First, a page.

If Monday was a day when Chinese news emerged to trump that from the eurozone, Tuesday was the opposite.
China helped grains off to a firm start with talk hardening that it has bought a stack of Australian wheat, believed to be about 500,000 tonnes of milling grade.
This on top of a forecast by the official CNGOIC crop think tank that China would buy a hefty 5m tonnes of corn in 2011-12, a figure the market may have factored in, but a surprise nonetheless.
However, then doubts over the eurozone debt rescue crisis emerged to sharpen bears' claws.
The cancellation of a meeting on Wednesday of a meeting of European finance ministers, aka Ecofin, raised doubts over the deliverability of a rescue package, although the summer by European Union leaders will still go ahead as planned.
Many risk assets lost ground. Wall Street
And farm commodities struggled too, none more so that
The drop was attributed to talk that Hurricane Rina, which was expected to cause havoc in Central American coffee and cane district, will after all largely miss the area.
Sure, thin stocks of deliverable coffee in New York, speaking of thin producer selling, and a more disappointing outlook for Colombia's crop remain supportive to prices. But these had been priced in coffee's rebound of late, including a 2.4% rise in the last session and 5.7% on Friday.
The fresh Rina forecast played a role in a fall in
Furthermore, as Nick Penney at Sucden Financial noted, "looming export decisions by India on the horizon could create a ceiling on prices".
The flood threat which remained alive and worrying was that in Thailand, the second-ranked sugar exporter, to keep some strength under prices of the sweetener.
They helped rice too, of which Thailand is the top exporter. Chicago rough
And that was a pretty good performance in Chicago grain terms, with the big contracts losing ground as investors backed off ahead of Wednesday's latest make-or-break eurozone talks.
"Traders have reduced their daily involvement in the markets waiting for a decision out of the eurozone," Paul Georgy at Allendale said.
That came ahead of some bullish points, such as forecasts for continued dry weather in Ukraine, where rain is needed, and wet weather in Western Australia, which wants fair conditions to speed harvest.
Furthermore, concerns remain about the US southern Plains, where a lack of rain remains a problem for hard red winter
"There is one chance for rains tomorrow night into Thursday morning over central Kansas extending into northern Oklahoma. This offers a much-needed drink," GrainAnalyst trader Matthew Pierce said.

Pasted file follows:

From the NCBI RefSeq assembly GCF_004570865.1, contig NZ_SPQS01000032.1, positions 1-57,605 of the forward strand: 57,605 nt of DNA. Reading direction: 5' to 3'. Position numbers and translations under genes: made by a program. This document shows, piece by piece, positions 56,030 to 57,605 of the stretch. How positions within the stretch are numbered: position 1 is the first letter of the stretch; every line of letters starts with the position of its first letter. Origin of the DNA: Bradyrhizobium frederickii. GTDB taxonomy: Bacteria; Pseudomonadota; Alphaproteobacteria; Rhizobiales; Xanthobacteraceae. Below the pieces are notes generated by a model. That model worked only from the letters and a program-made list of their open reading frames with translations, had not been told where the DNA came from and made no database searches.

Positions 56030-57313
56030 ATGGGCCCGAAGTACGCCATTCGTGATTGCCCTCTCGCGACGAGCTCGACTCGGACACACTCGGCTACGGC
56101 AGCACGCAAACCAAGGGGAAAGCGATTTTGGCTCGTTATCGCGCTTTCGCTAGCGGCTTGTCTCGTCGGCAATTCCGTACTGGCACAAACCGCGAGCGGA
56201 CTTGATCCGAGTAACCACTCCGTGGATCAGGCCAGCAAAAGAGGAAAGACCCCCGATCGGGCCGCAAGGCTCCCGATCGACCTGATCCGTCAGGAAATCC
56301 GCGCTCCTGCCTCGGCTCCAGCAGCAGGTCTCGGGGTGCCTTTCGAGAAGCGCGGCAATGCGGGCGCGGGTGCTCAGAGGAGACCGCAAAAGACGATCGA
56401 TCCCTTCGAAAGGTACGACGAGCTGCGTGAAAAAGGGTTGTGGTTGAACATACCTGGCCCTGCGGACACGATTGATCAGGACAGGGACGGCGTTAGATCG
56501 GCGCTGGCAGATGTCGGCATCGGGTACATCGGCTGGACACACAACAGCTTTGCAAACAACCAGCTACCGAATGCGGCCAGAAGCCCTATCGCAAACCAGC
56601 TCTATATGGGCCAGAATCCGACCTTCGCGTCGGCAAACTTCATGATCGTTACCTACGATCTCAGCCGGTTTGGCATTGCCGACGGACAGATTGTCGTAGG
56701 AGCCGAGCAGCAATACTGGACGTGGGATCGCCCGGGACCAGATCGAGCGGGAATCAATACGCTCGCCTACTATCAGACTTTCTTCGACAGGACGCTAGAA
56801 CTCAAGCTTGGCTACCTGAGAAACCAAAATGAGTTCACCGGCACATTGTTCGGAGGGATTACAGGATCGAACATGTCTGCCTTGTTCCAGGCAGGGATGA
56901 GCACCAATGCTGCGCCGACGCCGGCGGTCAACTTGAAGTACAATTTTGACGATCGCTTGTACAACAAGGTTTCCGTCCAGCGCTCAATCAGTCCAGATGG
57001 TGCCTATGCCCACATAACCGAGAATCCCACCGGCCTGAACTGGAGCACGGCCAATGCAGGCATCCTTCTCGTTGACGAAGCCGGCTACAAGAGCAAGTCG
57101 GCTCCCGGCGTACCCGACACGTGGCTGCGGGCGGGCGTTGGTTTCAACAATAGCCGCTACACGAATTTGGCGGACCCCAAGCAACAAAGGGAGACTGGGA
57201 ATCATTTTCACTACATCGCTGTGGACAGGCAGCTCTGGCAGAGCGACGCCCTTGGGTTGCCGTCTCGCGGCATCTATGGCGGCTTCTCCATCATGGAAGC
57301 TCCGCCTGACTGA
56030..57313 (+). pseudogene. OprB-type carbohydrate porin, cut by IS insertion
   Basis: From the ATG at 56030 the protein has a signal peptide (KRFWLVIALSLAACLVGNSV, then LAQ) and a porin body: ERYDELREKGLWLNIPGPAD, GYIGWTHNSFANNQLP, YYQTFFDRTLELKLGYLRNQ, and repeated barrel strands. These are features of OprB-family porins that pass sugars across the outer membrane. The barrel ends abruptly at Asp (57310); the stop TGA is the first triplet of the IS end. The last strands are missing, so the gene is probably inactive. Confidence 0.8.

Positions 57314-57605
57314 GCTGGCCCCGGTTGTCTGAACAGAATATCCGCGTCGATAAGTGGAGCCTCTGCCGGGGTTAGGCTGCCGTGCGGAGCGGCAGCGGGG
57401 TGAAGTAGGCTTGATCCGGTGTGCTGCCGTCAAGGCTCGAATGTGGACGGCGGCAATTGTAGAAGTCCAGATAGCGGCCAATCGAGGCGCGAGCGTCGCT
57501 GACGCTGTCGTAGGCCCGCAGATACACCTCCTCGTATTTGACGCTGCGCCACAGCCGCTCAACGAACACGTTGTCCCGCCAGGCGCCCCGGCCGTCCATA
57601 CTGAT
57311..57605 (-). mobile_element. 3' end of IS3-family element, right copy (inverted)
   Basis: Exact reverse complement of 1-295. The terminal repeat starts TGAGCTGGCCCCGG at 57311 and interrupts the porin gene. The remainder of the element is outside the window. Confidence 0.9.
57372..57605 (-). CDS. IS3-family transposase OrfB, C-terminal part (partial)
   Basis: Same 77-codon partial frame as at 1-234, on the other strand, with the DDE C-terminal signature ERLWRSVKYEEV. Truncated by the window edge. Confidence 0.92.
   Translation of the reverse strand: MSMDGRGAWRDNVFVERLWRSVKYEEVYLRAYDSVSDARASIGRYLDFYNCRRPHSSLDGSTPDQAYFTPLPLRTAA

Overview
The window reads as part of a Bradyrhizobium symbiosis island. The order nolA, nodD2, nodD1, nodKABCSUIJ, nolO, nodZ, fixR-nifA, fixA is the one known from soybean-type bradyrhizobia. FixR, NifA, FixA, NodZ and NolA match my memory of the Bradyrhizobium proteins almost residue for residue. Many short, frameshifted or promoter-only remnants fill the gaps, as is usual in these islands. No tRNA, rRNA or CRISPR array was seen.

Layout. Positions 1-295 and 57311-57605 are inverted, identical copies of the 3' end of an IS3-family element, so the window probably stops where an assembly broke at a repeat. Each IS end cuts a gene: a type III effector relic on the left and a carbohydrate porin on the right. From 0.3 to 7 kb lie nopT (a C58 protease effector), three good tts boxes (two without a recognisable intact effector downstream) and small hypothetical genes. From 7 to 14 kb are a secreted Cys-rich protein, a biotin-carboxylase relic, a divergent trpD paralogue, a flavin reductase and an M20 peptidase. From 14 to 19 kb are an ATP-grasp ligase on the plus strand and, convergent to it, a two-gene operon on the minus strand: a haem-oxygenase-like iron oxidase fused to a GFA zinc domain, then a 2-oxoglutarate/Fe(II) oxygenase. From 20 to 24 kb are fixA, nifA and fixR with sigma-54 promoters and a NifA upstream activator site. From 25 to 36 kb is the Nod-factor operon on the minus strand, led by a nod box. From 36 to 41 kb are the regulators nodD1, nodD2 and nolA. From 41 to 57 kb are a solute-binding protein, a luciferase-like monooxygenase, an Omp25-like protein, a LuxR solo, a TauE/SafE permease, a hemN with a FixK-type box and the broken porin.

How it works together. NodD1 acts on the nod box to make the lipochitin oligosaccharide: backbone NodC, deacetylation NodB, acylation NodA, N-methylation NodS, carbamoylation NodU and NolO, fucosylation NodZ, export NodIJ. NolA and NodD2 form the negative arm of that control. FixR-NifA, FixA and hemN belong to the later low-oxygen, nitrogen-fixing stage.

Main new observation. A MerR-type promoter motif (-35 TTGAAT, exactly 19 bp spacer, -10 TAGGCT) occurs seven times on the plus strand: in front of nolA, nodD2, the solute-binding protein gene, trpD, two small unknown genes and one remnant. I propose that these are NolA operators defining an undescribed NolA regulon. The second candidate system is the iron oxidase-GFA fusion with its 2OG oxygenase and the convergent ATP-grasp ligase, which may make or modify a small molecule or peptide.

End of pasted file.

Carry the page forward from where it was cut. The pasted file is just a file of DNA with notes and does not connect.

"The problem is the accompanying frost. Temperatures are expected to fall into the upper 20s [Fahrenheit] for an extended period offering a bit of caution for producers that are looking at this rain as a saving grace.
"Another problem is there is nothing behind this system. There are no rains in Kansas, Oklahoma or Texas for the 10 days following this system offering another leg up for bulls heading into hibernation."
And the condition of hard red winter wheat sowings was poor so, US Department of Agriculture data overnight showed, with 47% in good or excellent health, the same as last year's drought-affected crop. Two years ago, the starting figure was 62%.
Still, even hard red winter wheat, traded in Kansas, succumbed to the progressive selling, ending down 0.2% at 7.33 ½ a bushel for December delivery.
Chicago soft red winter wheat, without such help from fundamentals, closed down 1.0% at $6.36 ½ a bushel for December.
Nor did it get much help from Chicago
And what to reference it against, in such uncertain times?
"World corn values are all over the place. China is near $9 a bushel. Black Sea at $6 a bushel and the US corn is around $6.50 a bushel nationally," US Commodities said.
Nor were prices helped by growing talk of a positive South American sowing season, an idea supported both by DuPont, the owner of seed group Pioneer, in comments from a range of brokers.
"Weather conditions in South America are providing a good start to their summer crops," Mr Georgy said.
Oil World analysts said that "planting and growing conditions improved significantly in the last two-to-three weeks after the required rainfall had arrived in most major
"South American soybean production may exceed expectations in early 2012."
That was hardly a help for Chicago soybeans, which fell back to close down 0.1% at $12.25 ½ a bushel.